DULUTH — Residents who have in some cases run out of places to dump their shovel-loads are divided on whether they want to claim the title for most snowfall in a single year or if they want this long, winter nightmare to finally end.

Meanwhile, Duluth is on the cusp of an unpredictable two-part snowstorm that could extend into the weekend.

As of Thursday morning, the National Weather Service in Duluth reported 125.8 inches of snow since July 1, 2022. This is 9.6 inches from tying the record of 135.4 inches set in 1995-96.

In the meantime, messy weather is brewing in the region, according to meteorologist Joe Moore: a wintry mix on Thursday night, followed by a bit of a break, then another round of winter weather on Friday night.

"Duluth is on the edge of the second round," Moore said. "We might see snow, we might not. Spring systems are hard to pin down.

This is currently the sixth-snowiest year on record — but Moore expects to see the city ascend the leaderboard, as he calls it, by as many as three spots this weekend.

This is good news for Lane Ellis, who moved to Duluth in 1994 and quickly learned about this region's potential for great depths of snow. He is an outdoor sport enthusiast who is always happy to extend his cross-country ski season. He skied 202 consecutive days — from Nov. 13, 2021 to June 2, 2022. He claims the world record for the longest known streak.

"I'll be delighted if Duluth breaks its all-time season snowfall record this year," Ellis said. "Despite the difficulties of sometimes having no place to shovel the mountain of snow, I'll embrace what would be a rare and beautiful gift from Mother Nature and celebrate with a cross-country ski to mark that special occasion."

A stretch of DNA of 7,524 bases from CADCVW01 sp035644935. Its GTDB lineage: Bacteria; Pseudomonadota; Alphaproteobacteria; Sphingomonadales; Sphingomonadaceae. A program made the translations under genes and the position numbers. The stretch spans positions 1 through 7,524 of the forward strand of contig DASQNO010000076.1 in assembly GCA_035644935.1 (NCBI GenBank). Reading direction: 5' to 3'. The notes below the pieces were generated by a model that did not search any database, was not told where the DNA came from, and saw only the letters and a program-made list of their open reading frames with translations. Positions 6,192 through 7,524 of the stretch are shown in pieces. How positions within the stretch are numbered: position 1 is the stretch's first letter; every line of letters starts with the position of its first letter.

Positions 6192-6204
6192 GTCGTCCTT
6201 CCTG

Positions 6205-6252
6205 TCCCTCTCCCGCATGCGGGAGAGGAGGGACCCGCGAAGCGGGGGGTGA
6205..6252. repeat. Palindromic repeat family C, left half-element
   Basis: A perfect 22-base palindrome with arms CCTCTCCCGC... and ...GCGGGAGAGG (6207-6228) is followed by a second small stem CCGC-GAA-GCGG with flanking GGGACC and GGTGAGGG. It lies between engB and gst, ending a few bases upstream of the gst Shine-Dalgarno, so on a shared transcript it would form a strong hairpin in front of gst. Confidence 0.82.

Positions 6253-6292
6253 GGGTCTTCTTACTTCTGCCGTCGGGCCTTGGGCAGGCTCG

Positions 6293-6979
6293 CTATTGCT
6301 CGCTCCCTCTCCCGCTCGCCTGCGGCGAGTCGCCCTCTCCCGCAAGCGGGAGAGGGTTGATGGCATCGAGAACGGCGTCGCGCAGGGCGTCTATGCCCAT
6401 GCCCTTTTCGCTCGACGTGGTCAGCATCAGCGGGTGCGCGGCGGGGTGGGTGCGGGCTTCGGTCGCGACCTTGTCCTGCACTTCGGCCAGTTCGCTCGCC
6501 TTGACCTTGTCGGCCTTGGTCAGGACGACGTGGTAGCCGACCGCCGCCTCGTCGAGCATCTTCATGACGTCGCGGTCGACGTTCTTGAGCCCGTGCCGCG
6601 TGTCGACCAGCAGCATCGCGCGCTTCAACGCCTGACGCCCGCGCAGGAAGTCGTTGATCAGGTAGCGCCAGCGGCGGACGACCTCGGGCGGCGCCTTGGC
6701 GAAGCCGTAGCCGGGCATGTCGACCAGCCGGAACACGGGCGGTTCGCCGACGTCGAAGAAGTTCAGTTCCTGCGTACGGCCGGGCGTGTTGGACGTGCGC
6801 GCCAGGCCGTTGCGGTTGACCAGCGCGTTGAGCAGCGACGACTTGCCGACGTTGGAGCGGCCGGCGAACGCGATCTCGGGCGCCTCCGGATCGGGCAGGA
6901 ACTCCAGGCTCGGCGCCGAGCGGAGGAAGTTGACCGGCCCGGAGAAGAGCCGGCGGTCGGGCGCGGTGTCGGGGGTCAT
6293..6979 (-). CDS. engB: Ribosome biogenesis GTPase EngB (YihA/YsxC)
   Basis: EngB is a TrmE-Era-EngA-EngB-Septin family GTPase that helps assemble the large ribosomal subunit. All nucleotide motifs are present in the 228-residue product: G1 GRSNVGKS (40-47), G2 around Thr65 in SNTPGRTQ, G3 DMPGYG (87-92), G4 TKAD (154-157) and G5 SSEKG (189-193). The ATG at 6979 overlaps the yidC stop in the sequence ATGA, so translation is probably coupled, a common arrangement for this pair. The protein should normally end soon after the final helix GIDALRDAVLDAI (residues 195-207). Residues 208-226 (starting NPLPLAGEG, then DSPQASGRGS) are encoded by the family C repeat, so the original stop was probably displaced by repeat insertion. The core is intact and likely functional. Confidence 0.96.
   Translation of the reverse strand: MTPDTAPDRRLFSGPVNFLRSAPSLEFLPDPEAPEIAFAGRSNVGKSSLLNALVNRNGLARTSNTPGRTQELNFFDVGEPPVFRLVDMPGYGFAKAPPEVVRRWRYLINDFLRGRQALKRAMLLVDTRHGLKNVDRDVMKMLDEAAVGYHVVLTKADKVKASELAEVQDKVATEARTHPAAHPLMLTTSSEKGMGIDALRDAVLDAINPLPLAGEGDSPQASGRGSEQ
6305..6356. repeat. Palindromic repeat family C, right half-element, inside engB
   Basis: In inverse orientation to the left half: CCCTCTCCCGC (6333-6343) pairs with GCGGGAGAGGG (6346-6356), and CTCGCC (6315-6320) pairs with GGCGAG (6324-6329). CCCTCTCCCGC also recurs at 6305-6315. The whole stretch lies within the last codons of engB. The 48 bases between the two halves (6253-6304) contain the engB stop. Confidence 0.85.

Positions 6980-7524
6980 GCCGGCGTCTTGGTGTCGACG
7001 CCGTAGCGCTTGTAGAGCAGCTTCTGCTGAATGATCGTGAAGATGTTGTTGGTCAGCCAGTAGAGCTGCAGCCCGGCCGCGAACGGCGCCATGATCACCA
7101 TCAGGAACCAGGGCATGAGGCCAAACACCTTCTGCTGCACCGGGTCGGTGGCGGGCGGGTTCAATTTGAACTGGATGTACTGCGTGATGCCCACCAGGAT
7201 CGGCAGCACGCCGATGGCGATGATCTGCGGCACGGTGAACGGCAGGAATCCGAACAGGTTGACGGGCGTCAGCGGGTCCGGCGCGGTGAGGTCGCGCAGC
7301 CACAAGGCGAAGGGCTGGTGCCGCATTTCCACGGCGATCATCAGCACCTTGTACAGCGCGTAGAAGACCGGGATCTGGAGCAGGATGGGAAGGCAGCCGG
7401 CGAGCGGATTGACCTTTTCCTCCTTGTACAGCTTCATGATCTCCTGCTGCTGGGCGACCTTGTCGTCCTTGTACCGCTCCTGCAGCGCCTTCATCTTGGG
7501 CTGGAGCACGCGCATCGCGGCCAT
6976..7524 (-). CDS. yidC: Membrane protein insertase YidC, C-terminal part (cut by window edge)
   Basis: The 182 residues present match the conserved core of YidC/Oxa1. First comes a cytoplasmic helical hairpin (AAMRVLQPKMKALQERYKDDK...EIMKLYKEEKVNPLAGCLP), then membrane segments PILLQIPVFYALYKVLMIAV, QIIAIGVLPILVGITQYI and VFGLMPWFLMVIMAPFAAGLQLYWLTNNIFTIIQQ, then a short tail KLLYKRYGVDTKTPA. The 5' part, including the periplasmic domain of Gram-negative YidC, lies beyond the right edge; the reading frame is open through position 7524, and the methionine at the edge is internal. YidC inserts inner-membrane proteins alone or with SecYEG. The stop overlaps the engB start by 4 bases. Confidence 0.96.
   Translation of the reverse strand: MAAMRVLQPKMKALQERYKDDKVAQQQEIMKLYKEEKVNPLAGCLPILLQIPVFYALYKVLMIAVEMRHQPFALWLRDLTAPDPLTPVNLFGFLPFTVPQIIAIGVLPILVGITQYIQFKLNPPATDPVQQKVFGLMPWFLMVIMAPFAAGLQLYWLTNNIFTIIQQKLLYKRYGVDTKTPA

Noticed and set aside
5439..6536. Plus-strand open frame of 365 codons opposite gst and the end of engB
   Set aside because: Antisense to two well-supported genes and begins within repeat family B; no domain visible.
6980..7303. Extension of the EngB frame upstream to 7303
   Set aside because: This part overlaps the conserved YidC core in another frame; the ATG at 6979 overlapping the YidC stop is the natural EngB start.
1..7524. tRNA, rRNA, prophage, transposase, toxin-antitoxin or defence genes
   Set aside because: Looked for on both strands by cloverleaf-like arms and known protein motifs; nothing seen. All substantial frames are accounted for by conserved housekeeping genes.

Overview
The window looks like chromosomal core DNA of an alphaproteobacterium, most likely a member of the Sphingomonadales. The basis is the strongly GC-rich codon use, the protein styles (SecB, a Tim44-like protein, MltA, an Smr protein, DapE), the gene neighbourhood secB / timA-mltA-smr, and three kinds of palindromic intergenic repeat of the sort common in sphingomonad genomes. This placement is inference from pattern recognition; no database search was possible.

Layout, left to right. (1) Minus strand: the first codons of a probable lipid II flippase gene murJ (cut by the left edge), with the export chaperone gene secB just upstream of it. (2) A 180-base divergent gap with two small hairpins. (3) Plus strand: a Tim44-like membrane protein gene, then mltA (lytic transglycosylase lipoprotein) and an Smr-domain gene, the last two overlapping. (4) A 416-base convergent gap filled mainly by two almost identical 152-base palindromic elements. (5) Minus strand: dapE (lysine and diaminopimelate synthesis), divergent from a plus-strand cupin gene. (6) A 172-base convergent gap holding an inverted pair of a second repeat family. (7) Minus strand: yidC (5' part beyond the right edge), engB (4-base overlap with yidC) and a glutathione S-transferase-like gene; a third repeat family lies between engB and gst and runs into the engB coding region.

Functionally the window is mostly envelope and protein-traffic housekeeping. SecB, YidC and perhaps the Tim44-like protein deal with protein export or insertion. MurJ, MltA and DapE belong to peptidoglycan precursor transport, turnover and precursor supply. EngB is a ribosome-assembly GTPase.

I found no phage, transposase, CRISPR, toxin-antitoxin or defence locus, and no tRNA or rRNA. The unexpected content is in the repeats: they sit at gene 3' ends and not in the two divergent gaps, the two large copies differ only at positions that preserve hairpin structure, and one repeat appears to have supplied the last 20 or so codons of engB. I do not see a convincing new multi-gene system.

Chuck Koltes, owner of the seasonal West Duluth Dairy Queen is pro-snow — in this case.

"I like to come out a winner," he said. "I guess I'd like to get the record."

Storms bring burgeoning comedians to the drive-thru window — customers who note that they are buying the shop's popular ice cream treat, a Blizzard, during a blizzard. He rewards them with a laugh every time, he said.

The idea of setting the snow record divided the ice cream shop on Thursday afternoon. Manager Molly Johnson has run out of places to put the snow when shoveling out her Chester Park neighborhood home. In exchange for upkeep on her elderly neighbor's path, Johnson has been given access to her yard.

"She said to throw it wherever it will fit," Johnson said.

According to the National Weather Service in the Twin Cities, Minneapolis is in its eighth-snowiest year on record with 81 inches reported at Minneapolis-St. Paul International Airport. The record, 98.6 inches, was set in 1984. There is potential for some accumulation heading into the weekend.

Moore is confident that Duluth will hit the mark. There is a lot of winter to go, he said. While the average amount of snowfall for April is about 6 inches, there is a precedent for a major spring dump. Duluth saw 50.8 inches during April 2013 alone.

Snow totals are measured every 6 hours at the National Weather Service's Duluth office. Records for this area have been kept since 1885, but for many decades the numbers were collected closer to Lake Superior. Measurement have come from the Weather Service's office near Duluth International Airport since 1941.

What is especially rare is the 31 inches of snow still on the ground, Moore said.

"The real question is how high can we go?," he asked. "We'll see."